Richtige Fernseher haben Röhren!

Richtige Fernseher haben Röhren!

In Brief: On this site you will find pictures and information about some of the electronic, electrical and electrotechnical technology relics that the Frank Sharp Private museum has accumulated over the years .

Premise: There are lots of vintage electrical and electronic items that have not survived well or even completely disappeared and forgotten.

Or are not being collected nowadays in proportion to their significance or prevalence in their heyday, this is bad and the main part of the death land. The heavy, ugly sarcophagus; models with few endearing qualities, devices that have some over-riding disadvantage to ownership such as heavy weight,toxicity or inflated value when dismantled, tend to be under-represented by all but the most comprehensive collections and museums. They get relegated to the bottom of the wants list, derided as 'more trouble than they are worth', or just forgotten entirely. As a result, I started to notice gaps in the current representation of the history of electronic and electrical technology to the interested member of the public.


Following this idea around a bit, convinced me that a collection of the peculiar alone could not hope to survive on its own merits, but a museum that gave equal display space to the popular and the unpopular, would bring things to the attention of the average person that he has previously passed by or been shielded from. It's a matter of culture. From this, the Obsolete Technology Tellye Web Museum concept developed and all my other things too. It's an open platform for all electrical Electronic TV technology to have its few, but NOT last, moments of fame in a working, hand-on environment. We'll never own Colossus or Faraday's first transformer, but I can show things that you can't see at the Science Museum, and let you play with things that the Smithsonian can't allow people to touch, because my remit is different.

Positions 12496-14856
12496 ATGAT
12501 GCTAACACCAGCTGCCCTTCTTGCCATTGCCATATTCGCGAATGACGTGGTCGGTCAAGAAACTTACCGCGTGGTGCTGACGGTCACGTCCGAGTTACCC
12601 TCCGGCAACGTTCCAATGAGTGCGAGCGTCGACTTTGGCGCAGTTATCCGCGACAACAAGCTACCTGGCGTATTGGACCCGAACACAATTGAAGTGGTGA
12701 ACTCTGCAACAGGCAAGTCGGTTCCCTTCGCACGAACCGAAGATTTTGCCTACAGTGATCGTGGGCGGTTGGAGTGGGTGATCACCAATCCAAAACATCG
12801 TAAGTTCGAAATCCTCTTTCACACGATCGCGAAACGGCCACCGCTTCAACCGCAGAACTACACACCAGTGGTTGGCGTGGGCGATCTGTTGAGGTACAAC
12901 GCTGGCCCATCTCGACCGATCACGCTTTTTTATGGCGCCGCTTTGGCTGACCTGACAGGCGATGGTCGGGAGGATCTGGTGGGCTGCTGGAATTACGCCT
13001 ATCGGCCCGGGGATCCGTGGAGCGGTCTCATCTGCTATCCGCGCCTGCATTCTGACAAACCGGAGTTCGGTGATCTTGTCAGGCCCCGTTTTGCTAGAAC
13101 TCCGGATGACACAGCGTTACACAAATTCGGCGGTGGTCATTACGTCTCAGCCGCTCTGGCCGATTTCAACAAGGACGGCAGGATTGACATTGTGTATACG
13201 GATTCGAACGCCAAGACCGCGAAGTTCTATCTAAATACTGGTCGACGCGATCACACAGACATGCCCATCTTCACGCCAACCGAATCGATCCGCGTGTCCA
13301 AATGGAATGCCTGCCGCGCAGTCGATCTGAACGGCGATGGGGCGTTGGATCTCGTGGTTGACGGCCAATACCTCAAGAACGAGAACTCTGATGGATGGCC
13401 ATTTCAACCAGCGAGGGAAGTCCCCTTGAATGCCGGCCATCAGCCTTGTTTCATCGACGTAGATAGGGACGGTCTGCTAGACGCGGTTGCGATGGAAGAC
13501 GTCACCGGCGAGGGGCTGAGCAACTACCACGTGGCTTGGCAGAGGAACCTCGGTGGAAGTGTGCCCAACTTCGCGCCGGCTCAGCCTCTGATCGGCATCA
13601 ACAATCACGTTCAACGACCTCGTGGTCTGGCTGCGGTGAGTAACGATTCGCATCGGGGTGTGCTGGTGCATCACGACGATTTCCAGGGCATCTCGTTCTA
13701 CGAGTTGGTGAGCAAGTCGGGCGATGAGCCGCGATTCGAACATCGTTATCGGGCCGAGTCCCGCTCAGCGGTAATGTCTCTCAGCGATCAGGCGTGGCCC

There was a society once that was the polar opposite of our disposable, junk society. A whole nation was built on the idea of placing quality before quantity in all things. The goal was not “more and newer,” but “better and higher" .This attitude was reflected not only in the manufacturing of material goods, but also in the realms of art and architecture, as well as in the social fabric of everyday life. The goal was for each new cohort of children to stand on a higher level than the preceding cohort: they were to be healthier, stronger, more intelligent, and more vibrant in every way.